Count on Middle Eastern politics to turn what is billed as a French fair into a political slugfest.
The Paris book fair, one of the major events on the European literary calendar, opened March 14, with Israel as the “guest of honor.” The focus led a number of Arab states to boycott the festival.
“Iran was a regular participant of the Paris book fair each year,” Ali Alipour, Iran’s deputy minister of culture and Islamic guidance, told the Islamic Republic News Agency. “But this time it has refused to take part in the event, protesting at the presence of the Zionist regime.”
Saudi Arabia, Oman, Qatar and Lebanon were among the states that called for a boycott of the prestigious Paris fair, as well as a boycott of a smaller fair to be held in Turin in May. Representatives from the states complained about the coincidence of the events with the 60th anniversary of Israel’s founding.
The French festival, which is overseen by the French government and the national association of publishers, has become a celebration of Israel, with the Star of David hanging on the Champs-Elysées and a state visit by Israeli President Shimon Peres. But the festival organizers distanced themselves from any political significance in the timing of the event. Serge Eyrolles, the event’s organizer, said that Israel had been on a waiting list for five years.
“My job is to bring literature to readers, not take sides in international politics,” Eyrolles said. “I’m very surprised by how political this is getting. It was not at all our goal, which was to invite Israeli literature, not the State of Israel.”
The event has given a number of leading French publications an opportunity to cover Israel beyond the politics. A leading newsweekly, Le Point, had an Israeli actress on its cover. It also contained features on Israeli authors and culture — along with coverage of the current fighting in Gaza.
In addition to Arab governments, the 50-nation Islamic Educational, Scientific and Cultural Organization urged its members to boycott the event because of the “crimes against humanity” perpetrated by Israel in the Palestinian territories. Similar calls have come from writers’ associations in Arab countries and from such leading Muslim intellectuals as Tariq Ramadan, a controversial thinker teaching at Oxford University.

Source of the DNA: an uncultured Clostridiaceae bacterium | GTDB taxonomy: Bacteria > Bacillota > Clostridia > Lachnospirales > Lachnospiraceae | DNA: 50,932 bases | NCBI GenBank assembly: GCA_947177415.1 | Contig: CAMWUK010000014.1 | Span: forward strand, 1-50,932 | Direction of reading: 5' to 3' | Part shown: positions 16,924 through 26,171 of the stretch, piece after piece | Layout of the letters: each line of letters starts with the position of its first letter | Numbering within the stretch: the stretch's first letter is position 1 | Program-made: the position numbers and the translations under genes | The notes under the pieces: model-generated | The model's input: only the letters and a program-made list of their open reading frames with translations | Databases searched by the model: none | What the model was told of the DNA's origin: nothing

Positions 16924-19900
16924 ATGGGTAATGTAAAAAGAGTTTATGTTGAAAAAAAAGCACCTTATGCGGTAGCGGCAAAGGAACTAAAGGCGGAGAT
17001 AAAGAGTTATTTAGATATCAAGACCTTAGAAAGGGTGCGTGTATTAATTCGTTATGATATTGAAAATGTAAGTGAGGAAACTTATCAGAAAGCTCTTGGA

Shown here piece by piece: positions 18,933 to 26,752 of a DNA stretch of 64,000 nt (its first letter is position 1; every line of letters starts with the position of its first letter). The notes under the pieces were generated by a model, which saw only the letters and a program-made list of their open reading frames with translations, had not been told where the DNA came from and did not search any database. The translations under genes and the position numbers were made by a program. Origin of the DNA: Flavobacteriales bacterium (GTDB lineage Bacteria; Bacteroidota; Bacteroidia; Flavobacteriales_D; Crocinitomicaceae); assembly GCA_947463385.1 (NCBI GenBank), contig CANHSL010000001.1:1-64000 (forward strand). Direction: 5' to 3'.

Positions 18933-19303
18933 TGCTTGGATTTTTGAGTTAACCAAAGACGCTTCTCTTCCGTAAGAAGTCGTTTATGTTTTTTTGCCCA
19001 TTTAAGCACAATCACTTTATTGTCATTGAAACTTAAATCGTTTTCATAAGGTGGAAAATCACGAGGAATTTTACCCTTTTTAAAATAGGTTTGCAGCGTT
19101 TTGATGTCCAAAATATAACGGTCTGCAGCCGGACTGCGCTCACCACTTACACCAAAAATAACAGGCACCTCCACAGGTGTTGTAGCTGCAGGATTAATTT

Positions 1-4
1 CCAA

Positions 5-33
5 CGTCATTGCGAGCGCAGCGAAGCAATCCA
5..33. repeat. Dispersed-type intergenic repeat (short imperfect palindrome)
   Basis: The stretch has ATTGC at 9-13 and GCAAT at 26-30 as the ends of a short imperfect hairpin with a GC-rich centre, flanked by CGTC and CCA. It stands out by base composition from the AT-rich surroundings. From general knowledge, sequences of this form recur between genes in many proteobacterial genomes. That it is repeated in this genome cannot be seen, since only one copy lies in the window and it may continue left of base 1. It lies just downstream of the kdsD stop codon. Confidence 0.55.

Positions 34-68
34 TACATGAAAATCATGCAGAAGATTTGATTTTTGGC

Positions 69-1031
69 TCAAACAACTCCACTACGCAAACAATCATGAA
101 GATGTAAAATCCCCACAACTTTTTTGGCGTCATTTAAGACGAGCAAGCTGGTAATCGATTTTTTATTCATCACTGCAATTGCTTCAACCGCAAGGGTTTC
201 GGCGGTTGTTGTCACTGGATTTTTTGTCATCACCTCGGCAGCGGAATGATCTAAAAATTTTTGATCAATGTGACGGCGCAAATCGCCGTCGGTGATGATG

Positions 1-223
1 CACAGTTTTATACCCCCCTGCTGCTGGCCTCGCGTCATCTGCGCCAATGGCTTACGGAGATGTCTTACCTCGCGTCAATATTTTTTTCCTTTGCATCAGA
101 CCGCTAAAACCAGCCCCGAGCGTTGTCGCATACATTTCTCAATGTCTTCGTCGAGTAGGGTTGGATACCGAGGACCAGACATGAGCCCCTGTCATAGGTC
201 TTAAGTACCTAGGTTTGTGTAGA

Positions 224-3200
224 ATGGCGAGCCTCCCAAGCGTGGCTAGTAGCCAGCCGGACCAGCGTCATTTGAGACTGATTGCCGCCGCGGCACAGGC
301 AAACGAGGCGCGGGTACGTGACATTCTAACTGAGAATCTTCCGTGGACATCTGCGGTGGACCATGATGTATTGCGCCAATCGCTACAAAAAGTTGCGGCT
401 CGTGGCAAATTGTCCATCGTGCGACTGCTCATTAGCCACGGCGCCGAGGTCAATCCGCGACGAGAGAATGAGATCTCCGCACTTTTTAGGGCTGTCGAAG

The calls for a boycott have put many Arab writers in a difficult position, given France’s large market for Arabic literature. Some Arab writers, publishers and booksellers will attend on an individual basis. While a few of them have denounced the boycott movement, the majority have not. Egypt’s Alaa el-Aswani said he intended to show pictures of young Palestinian and Lebanese victims. Still, the national publishing representatives from francophone Morocco, Tunisia, Algeria and Lebanon canceled their stands despite the importance of the fair for their native writers.
The festival, which is expected to draw some 200,000 visitors, features 39 Hebrew-language Israeli writers in an Israeli pavilion. Part of the controversy has been a result of the festival’s decision not to include Arabic-language Israeli writers in the celebration.
The dispute in France comes a few months after a similar battle in Turin, over the book festival there. Turin also made Israel the focus by unequivocally tying the event to the 60th anniversary. Arab states and Iran have announced that they would skip the fair.
Three dozen Italian intellectuals and artists sent a letter to Italian President Giorgio Napolitano, urging him to preside over the May 8 opening of the Turin fair and to speak out “against any discrimination and blind intolerance towards the citizens and culture of Israel.”
French intellectuals have remained mostly silent over the controversy in Paris. In Israel, only a few left-leaning intellectuals endorsed the boycott. Historian Ilan Pappé did so because he questioned the linkage of the fair with the 60th anniversary.
Benny Ziffer, editor of Ha’aretz’s literary supplement, protested the Israeli government’s use of the event for propaganda purposes.
The other guests, who include such prominent doves as David Grossman, Amos Oz, A.B. Yehoshua and Aharon Appelfeld, have, for the most part, lamented the decision to mix politics and the arts.
“Those who call for a boycott are not opposed to Israel’s policies but to its existence,” Oz told Agence France-Presse. “If they say Israel shouldn’t be at the book fair, it is simply because it should not be.”
The only invited Israeli who refused to attend both the Paris and Turin fairs is the poet Aaron Shabtai.